ISSN Online: 2177-1235 | ISSN Impresso: 1983-5175

Artigo Anterior Próximo Artigo

Relato de Caso - Ano 2017 - Volume 32 - Número 1

http://www.dx.doi.org/10.5935/2177-1235.2017RBCP0020

ABSTRACT

In this paper, we present a case of auricular deformity whose surgical correction is difficult, involving scapha-helical unit associated with prominent ear in a 25-year-old female patient. This is an uncommon congenital malformation of the ear, resulting in a flattened, straightened and folded helical rim over the scapha, compromising the helical appearance. The proposed surgical treatment involved posterior approach and conchal cartilage graft to the restoration of the helical rim contour in a single procedure. This new approach provides a fine result to the ear, particularly because it restores the scapha-helical unit with no scar on the surface of the anterior ear and also effectively treats the prominent ear.

Keywords: Ear; Ear auricle; Ear cartilage; Reconstructive surgical procedures.

RESUMO

Neste artigo, apresentamos um caso de uma deformidade auricular de difícil correção cirúrgica, envolvendo unidade escafo-helicoidal associada com a orelha proeminente em uma paciente de 25 anos de idade. Esta é uma malformação congênita incomum da orelha, o que resulta em uma borda helicoidal achatada, não curvilínea e dobrada sobre a escafa, comprometendo a aparência helicoidal. Foi proposto um tratamento cirúrgico com abordagem posterior e enxerto de cartilagem conchal à restauração do contorno borda helicoidal em um procedimento único. Esta nova abordagem proporciona um resultado agradável para o ouvido, principalmente por restaurar uma nova unidade escafo-helicoidal sem cicatriz na superfície orelha anterior e tratamento da orelha proeminente.

Palavras-chave: Orelha; Pavilhão auricular; Cartilagem da orelha; Procedimentos cirúrgicos reconstrutivos.


INTRODUCTION

Ear malformations result in social and psychological impacts to the quality of life of our patients. Prominent ears are relatively common, with an incidence in Caucasians of about 5%1, and are the most frequent anomaly of the ear. The condition is instantly recognizable, and numerous studies attest to the psychological distress, emotional trauma, and behavioral problems that this anomaly can inflict on children2.

Considering that prominent ears result from any underdevelopment of the antihelix and/or a conchal hypertrophy, secondary anomalies may coexist in association with prominauris, including excessive helical root protrusion, overprojected lobule, excessive antitragal protrusion, insufficient helical curling and macrotia3,4.

At birth, up to 38% of infants present with helical malformation. However, 84% of neonatal cases are fully resolved by the first year of age, including lop and cup ear5.

Surgical treatment of the prominent ear requires careful approach as well as thorough understanding of its anatomical elements, and remains a major challenge for plastic surgeons6. The procedures consist in techniques, principles and varied tactics.

Otoplasty has experienced great evolution in the past 150 years, with the use of several maneuvers such as: bending, scraping, suturing, incising, repositioning and/or grafting auricular cartilage7-9. A great number of techniques have been described, many of which are aimed at a distinct part of the ear.

The multitude of approaches described in the literature suggest that no definitive technique has been established for correcting prominent ears in all patients. Surgeons must be able to correctly and precisely analyze the deformity, selecting and implementing an individualized surgical plan5-10, and must also be able to identify and treat the specific problem area of each individual ear rather than follow a routine10.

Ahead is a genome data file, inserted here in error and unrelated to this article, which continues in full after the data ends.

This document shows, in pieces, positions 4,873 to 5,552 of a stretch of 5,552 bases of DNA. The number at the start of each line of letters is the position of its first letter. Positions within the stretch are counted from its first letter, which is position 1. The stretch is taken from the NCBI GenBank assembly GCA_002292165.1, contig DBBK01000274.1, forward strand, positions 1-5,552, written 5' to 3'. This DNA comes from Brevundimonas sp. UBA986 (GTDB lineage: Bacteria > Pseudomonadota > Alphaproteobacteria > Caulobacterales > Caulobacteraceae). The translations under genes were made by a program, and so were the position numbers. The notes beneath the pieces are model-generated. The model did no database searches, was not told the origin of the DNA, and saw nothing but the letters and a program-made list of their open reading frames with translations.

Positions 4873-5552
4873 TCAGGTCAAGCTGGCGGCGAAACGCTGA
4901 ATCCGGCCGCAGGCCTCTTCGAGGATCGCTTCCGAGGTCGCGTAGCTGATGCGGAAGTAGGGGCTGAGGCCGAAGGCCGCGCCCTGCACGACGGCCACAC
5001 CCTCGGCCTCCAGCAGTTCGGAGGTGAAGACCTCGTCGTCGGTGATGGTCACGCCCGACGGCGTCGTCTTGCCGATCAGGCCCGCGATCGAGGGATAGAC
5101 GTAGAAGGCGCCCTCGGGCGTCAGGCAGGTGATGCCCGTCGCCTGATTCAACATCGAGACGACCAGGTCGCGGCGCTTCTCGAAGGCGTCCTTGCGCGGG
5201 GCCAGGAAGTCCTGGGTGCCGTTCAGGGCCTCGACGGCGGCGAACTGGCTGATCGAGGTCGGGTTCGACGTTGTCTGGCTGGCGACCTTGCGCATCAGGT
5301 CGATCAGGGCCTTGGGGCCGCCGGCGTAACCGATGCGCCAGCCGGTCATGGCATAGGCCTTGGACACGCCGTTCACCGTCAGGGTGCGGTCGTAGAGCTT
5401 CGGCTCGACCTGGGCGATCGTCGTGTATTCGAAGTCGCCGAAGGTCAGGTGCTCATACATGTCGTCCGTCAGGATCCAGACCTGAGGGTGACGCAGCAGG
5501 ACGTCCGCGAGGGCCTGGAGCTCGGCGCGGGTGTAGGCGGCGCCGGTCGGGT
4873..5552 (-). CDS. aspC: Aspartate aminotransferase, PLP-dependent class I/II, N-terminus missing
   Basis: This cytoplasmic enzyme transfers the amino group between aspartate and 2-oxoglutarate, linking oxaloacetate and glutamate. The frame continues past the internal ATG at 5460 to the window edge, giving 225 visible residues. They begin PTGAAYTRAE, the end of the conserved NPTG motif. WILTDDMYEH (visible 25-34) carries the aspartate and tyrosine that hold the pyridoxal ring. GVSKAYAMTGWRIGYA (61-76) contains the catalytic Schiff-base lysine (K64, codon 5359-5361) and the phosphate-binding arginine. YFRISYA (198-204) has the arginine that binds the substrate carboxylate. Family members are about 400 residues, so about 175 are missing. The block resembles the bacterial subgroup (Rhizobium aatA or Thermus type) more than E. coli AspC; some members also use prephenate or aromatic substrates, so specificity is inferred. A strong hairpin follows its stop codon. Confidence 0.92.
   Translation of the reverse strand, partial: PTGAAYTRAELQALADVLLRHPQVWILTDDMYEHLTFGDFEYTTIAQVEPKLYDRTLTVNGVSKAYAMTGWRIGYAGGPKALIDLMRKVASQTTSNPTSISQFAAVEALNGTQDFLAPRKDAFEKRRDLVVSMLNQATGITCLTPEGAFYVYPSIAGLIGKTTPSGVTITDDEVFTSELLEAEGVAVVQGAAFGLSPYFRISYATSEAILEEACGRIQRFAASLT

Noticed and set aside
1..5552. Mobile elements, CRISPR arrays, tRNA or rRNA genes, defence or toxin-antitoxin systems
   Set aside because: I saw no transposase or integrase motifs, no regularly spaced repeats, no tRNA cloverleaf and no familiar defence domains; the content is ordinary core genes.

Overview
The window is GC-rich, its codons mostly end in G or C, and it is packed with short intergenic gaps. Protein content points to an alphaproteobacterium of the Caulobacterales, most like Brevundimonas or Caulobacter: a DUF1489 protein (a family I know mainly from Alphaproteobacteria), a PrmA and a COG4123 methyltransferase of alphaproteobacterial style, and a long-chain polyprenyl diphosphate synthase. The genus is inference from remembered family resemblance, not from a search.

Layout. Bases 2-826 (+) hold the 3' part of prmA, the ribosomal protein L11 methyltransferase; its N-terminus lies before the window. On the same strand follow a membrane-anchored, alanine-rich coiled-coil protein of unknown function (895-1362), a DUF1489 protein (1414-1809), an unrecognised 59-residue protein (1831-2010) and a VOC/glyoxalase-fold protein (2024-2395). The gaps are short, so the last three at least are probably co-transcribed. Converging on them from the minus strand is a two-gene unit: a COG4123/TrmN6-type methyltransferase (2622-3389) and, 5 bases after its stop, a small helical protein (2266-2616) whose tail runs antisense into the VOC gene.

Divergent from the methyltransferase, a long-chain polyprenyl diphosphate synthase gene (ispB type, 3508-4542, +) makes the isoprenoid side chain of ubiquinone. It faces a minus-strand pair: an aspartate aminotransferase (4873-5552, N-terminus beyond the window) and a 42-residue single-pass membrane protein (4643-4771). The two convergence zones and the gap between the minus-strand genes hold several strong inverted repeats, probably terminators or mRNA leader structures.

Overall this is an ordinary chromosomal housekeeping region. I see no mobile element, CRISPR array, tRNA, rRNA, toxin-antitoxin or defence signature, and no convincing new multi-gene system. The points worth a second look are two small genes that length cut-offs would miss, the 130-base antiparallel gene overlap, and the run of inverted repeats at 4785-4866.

The goal of otoplasty is to handle ears in such a way that the contours look soft and natural, the setback appears harmonious, and there is no evidence of surgical intervention. Viewed from the front, the helical rim should be visible, protruding beyond the antihelix. Viewed laterally, the helical and anti-helical contour should be curved, smooth and round-not sharp, straight, or unnatural9,10.

The aim of this paper is to present an unusual case of prominent ear associated with a flattened and folded helical rim with deficient scapha, which was evaluated and treated in a single surgical procedure. In addition, we intend to describe an optimal management strategy for this uncommon condition.


CASE REPORT

A 25-year-old Caucasian female was admitted to our service dissatisfied with her ear shape, mainly for the helical rim deformity. The patient had no functional deficits and, in the preoperative assessment, there was no history of facial surgery, trauma, allergy or disease.

Physical examination revealed an atypical auricular deformity, showing a deficient scapha, a flattened and folded helical rim, hindering the curved ear border (C-shape curve) associated with moderate hypertrophic concha. There was no ear height discrepancy, which is a common trait in constricted ears.

Given these characteristics, the surgical plan consisted of performing an otoplasty intended to treat the scapha-helical unit deformity and the conchal hypertrophy under local anesthesia with sedation (Figure 1). This study was performed in accordance with the ethical principles of the Helsinki 2000 and Istanbul 2008 declarations, and a Free Informed Consent was signed by the patient before the surgery.


Figure 1. Pre-operative of a 25-year-old female patient complaining of flappy ear, presenting folded and flattened helical rim.



At the beginning of the surgery, local anesthesia was applied with 0.5% lidocaine and epinephrine diluted to 1:100,000 units. The infero-posterior incision of the skin was made in the area of the posterior furrow of the ear, and the skin was folded back to expose the conchal cartilage. After the posterior conchal cartilage was exhibited, a part of conchal cartilage was removed and harvested for grafting.

Another skin incision was made in the posterior surface of the scapha. A skin flap was posteriorly lifted to reach the anterior face of the scapha, exposing the whole anterior cartilage of the scapha-helical unit. Posterior and anterior skin flaps near the helix were lifted to access the helical rim and the surface of the anterior scapha, releasing the fibrous connections between the scapha and the helix that caused a folded, flat helical rim.